Definition and Examples of Stock Exchanges
A stock exchange is just as likely to be a physical space as a virtual one, because these highly regulated institutions are now dominated by electronic trading.
The listed stock exchanges in the United States are the New York Stock Exchange (NYSE) and the Nasdaq. The NYSE requires companies to maintain a share price of at least $4.
The Nasdaq was the first electronic exchange allowing investors to buy and sell stock electronically, without a trading floor. Companies that are selling shares to the public market for the first time with an initial public offering (IPO) are most likely to use the Nasdaq. The letters in the name are an abbreviation for the "National Association of Securities Dealers Automated Quotations."
If a stock does not trade on a listed exchange, it can still trade in the over-the-counter (OTC) market, which is a less formal and less regulated venue.
These OTC-traded shares typically will involve smaller (and riskier) companies, such as penny stocks that do not meet the listing requirements for established stock exchanges.
How a Stock Exchange Works
Stockholders will want to sell their stake someday. Without a stock exchange, these owners would have to find a buyer by going to friends, family, or community members. The exchange makes it easier to find a buyer in what is known as the "secondary market."
With a stock exchange, you will probably never know the person on the other end of your trade. It could be a retired teacher halfway around the world. It could be a multi-billion-dollar insurance group, a publicly traded mutual fund, or a hedge fund.
The exchange works like an auction, and traders who believe that a company will do well will bid the price up, while those who believe that it will do poorly will bid it down. Buyers want to get the lowest price they can so they can sell for a profit later, while sellers are usually looking for the best price.
In the United States, on May 17, 1792, a group of 24 stockbrokers met under a buttonwood tree outside 68 Wall Street in New York City. They signed the now-famous Buttonwood Agreement, which effectively created the New York Stock & Exchange Board (NYSEB).
The need for convenience is what led to the establishment of the biggest stock exchange in the world.
Almost three-quarters of a century later, in 1863, the NYSEB was officially renamed the New York Stock Exchange. These days, most people refer to it as the NYSE.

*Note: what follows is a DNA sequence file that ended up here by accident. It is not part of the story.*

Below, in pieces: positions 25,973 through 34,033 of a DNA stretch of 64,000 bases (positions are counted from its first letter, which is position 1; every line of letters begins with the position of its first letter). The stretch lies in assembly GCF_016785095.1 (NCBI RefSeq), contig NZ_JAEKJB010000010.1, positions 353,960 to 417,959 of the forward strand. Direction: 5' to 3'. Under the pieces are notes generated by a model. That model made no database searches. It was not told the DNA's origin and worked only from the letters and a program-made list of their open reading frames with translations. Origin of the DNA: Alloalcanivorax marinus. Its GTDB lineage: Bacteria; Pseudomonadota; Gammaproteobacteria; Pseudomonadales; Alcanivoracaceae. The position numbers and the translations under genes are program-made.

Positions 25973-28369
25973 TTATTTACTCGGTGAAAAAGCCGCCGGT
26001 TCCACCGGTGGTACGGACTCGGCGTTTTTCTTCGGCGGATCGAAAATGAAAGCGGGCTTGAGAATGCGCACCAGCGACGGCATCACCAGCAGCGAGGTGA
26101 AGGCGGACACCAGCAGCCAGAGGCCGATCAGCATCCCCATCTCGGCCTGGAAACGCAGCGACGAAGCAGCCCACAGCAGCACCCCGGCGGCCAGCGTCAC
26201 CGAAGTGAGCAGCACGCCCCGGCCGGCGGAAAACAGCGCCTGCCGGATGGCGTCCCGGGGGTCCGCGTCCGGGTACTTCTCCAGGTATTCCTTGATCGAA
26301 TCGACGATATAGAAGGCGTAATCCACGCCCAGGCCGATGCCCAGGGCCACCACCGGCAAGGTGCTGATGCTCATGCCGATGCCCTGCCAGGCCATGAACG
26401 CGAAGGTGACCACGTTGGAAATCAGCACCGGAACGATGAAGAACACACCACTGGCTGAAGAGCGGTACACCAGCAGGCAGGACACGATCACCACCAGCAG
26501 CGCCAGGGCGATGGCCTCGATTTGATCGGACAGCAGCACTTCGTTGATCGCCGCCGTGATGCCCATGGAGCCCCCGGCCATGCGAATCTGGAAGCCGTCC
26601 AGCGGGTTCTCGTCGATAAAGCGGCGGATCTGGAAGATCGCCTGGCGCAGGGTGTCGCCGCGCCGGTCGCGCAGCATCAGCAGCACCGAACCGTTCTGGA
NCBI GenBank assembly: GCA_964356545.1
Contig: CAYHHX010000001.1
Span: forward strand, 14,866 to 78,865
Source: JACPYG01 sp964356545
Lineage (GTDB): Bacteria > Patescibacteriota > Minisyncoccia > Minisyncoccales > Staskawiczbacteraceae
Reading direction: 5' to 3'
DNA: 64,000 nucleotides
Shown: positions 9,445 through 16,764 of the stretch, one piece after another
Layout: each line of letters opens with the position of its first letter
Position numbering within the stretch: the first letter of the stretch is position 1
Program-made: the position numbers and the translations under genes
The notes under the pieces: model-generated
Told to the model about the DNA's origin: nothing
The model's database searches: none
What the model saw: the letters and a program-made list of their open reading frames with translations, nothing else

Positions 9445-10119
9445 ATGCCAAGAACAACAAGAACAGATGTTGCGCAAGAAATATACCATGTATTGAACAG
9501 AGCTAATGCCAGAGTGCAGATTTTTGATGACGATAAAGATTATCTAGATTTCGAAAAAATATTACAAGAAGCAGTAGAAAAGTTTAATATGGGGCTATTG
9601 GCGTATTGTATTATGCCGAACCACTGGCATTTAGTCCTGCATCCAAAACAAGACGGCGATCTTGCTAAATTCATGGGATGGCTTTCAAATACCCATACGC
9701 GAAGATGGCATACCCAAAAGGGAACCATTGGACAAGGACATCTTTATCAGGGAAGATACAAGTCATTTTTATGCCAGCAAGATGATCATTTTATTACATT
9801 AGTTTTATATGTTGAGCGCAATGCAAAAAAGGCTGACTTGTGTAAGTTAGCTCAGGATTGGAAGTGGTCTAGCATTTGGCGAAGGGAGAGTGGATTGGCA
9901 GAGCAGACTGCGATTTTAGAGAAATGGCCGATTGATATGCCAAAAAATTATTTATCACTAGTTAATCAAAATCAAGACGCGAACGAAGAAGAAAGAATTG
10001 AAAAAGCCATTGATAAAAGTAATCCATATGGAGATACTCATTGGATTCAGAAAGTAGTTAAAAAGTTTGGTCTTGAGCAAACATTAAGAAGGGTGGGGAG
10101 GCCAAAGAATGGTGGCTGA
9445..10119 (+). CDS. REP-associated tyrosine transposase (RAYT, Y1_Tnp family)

At one time, the United States had thriving regional stock exchanges that were major hubs for their particular part of the country. In San Francisco, for example, the Pacific Stock Exchange had an open-outcry system, where brokers would handle buy and sell orders for local investors who wanted to purchase shares or liquidate their ownership stakes.
Most of these exchanges were shut down, purchased, absorbed, or merged following the rise of the microchip, which made electronic networks much more efficient for finding liquidity so that an investor in California could just as easily sell their shares to someone in Zurich.
Stock Exchanges Around the World
|New York Stock Exchange||New York City|
|Nasdaq||New York City|
|Tokyo Stock Exchange / Japan Exchange Group||Tokyo, Japan|
|Shanghai Stock Exchange||Shanghai, China|
|Hong Kong Exchange||Hong Kong|
|Euronext||France, Portugal, Netherlands, Belgium|
|Shenzen Stock Exchange||Shenzen, China|
|London Stock Exchange Group||UK, Italy|
|TMX Group||Toronto, Canada|
|BSE India Ltd.||Mumbai, India|
- Stock exchanges are trading places to buy and sell stock.
- They are as likely to be in a physical space as an electronic one, given the proliferation of electronic trading.
- Companies may use an exchange to raise capital in the secondary market through an IPO.
- Globalization means that a trade made in New York could involve a buyer in Zurich.
Vanguard. "Stock Exchanges." Accessed Dec. 12, 2021.
New York Stock Exchange. "Choosing the Right Listing." Accessed Dec. 12, 2021.
Library of Congress. "Wall Street and the Stock Exchanges: Historical Resources." Accessed Dec. 12, 2021.
FINRA. "Unraveling the Mystery of Over-the-Counter Trading." Accessed Dec. 12, 2021.